Brian France, NASCAR President (Photo Credit: Rainier Ehrhardt/Getty Images)
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Brian France, CEO and chairman of NASCAR, speaks with the media during the NASCAR series partnership announcement at NASCAR Hall of Fame on September 3, 2014 in Charlotte, North Carolina. NASCAR and Xfinity announced a deal that will span ten years. (Photo Credit: Jared C. Tilton/NASCAR via Getty Images)
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Kasey Kahne, driver of the #5 Farmer`s Insurance Chevrolet SS, celebrates his win with a burnout Sunday, August 31, 2014 in the Nascar Sprint Cup race at Atlanta Motor Speedway in Hampton, Georgia. With this win, Kahne, a Hendrick Motorsports driver, is in the Chase. (Photo by Christa L. Thomas/HHP for Chevy Racing)
Kasey Kahne, driver of the #5 Farmer`s Insurance Chevrolet SS, celebrates his victory Sunday, August 31, 2014 in the Nascar Sprint Cup race at Atlanta Motor Speedway in Hampton, Georgia. With this win, Kahne, a Hendrick Motorsports driver, is in the Chase.  (Photo by Christa L. Thomas/HHP for Chevy Racing)
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The Richard Childress Racing #3 Chevrolet Nationwide Series car driven by Ty Dillon. (Photo Credit: Getty Images for NASCAR)
Ty Dillon with his team owner and grandfaster Richard Childress at Las Vegas Motor Speedway on March 7 2014. (Photo Credit: Jonathan Ferrey/Getty Images)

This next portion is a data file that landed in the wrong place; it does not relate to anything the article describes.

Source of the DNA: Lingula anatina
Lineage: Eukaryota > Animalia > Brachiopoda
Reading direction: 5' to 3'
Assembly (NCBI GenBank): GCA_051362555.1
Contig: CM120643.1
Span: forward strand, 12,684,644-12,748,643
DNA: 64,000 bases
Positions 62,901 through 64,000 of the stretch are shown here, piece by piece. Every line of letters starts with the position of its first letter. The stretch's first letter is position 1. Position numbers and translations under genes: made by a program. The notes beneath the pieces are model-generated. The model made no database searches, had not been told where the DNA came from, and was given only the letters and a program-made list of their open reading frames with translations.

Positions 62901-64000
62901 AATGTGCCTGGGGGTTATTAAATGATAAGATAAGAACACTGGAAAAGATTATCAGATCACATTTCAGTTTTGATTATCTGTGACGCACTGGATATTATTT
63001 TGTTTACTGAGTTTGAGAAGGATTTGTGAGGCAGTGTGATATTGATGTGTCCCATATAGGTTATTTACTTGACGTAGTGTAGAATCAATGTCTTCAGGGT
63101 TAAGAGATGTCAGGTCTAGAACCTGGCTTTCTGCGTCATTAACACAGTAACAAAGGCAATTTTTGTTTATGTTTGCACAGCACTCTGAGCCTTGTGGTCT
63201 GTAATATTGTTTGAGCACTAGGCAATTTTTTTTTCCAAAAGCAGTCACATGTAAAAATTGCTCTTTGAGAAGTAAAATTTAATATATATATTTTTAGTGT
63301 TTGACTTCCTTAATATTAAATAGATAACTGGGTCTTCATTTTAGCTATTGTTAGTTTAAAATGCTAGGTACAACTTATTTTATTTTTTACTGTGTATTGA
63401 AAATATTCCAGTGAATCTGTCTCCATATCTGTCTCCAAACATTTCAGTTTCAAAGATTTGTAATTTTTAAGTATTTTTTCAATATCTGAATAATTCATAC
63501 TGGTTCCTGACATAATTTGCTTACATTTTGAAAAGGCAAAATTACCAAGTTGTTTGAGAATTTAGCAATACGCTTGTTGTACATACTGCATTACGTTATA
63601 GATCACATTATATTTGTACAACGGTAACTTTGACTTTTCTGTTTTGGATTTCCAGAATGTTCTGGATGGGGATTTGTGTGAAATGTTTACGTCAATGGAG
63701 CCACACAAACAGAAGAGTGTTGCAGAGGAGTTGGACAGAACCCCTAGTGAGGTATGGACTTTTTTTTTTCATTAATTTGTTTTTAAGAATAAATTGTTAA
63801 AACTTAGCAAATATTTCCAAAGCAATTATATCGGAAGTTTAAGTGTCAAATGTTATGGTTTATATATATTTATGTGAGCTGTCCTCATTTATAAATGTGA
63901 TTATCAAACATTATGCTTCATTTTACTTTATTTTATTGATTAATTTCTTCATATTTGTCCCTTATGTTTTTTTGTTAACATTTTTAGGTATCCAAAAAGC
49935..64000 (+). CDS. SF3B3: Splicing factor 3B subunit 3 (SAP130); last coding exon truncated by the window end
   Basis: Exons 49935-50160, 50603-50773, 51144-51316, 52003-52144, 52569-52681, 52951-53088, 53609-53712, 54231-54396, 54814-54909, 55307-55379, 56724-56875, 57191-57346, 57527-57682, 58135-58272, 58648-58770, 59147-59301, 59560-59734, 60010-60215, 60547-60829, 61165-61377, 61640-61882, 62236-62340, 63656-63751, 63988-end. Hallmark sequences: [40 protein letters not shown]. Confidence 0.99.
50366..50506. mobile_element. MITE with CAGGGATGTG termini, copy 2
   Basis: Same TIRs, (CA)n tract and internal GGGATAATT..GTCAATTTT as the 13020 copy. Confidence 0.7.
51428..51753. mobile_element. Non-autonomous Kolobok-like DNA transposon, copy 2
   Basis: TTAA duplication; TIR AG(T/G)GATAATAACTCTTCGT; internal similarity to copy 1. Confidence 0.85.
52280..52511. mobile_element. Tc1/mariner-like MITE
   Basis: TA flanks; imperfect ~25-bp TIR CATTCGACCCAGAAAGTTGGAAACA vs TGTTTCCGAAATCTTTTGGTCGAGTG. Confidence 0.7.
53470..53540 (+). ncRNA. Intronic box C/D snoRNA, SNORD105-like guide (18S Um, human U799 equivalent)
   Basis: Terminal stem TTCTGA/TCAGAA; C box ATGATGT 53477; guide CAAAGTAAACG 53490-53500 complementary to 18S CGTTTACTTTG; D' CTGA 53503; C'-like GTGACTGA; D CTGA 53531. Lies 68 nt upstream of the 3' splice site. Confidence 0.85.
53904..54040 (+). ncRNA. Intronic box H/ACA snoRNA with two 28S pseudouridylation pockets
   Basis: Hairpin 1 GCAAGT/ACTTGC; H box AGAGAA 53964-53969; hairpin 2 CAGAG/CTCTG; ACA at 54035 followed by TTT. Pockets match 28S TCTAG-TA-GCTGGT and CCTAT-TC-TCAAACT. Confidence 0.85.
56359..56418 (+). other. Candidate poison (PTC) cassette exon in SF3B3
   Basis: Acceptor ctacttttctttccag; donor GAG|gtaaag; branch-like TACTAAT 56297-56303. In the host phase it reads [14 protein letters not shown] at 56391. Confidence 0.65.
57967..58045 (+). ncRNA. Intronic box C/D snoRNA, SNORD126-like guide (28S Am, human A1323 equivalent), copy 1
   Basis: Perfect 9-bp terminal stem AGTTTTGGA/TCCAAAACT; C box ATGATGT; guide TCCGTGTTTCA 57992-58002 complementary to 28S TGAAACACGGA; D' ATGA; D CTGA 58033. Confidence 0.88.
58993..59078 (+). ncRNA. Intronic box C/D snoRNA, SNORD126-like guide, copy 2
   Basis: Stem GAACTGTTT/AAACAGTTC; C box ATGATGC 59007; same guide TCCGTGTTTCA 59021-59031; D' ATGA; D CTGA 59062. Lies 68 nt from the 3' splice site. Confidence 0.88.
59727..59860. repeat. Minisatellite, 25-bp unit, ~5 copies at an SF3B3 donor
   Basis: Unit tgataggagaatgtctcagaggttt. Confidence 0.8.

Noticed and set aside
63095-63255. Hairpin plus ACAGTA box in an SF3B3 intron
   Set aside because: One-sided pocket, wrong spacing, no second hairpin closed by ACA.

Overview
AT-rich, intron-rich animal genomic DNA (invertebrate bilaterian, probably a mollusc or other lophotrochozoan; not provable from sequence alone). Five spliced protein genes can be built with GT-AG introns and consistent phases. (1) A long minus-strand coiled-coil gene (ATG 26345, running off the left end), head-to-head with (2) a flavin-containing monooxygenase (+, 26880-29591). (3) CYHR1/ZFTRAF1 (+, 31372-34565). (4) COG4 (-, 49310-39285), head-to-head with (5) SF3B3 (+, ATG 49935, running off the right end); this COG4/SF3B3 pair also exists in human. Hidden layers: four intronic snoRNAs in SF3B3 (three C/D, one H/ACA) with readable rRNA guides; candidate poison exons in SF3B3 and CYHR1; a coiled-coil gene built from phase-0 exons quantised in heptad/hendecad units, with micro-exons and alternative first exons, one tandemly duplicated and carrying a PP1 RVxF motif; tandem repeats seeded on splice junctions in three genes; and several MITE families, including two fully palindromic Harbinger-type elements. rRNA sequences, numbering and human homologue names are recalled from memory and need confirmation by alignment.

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Kyle Busch, driver of the #51 Betty Jane France Humanitarian Award Toyota, celebrates after winning the NASCAR Camping World Truck Series Lucas Oil 200 at Dover International Speedway on May 30, 2014 in Dover, Delaware.  (Photo Credit: Sean Gardner/NASCAR via Getty Images)
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Brett - Unregistered

January 11, 2010 8:50 PM

NASCAR just needs to take a step back and remember what it was all about. "Stock car racing." There is nothing "stock" about the cars run now. Maybe if the cars had true factory based engines, or factory based body shapes, a more "run what you brung attitiude" rather than the "formual" series it has become with NASCAR providing the wings, the shocks, the tires,etc. it just might be less expensive. Who would really car if the cars only went 150 MPH rather than 190 if the racing was competitive and more teams were competing?

Denver Mut

January 08, 2010 10:30 PM

Ray Evernham is without doubt one of the most clever people to be a crew chief in NASCAR. His success on and off the track is a credit to his character and his craft. For me, a mechanic and crew chief in road racing, Ray Evernham has always been a "hero" of mine. I am proud of the success that my drivers have acheived but if I had the opportunity to work for Ray, I would pack my tool box and move in a minute. Best of luck and fortune in the future to you. Cheers.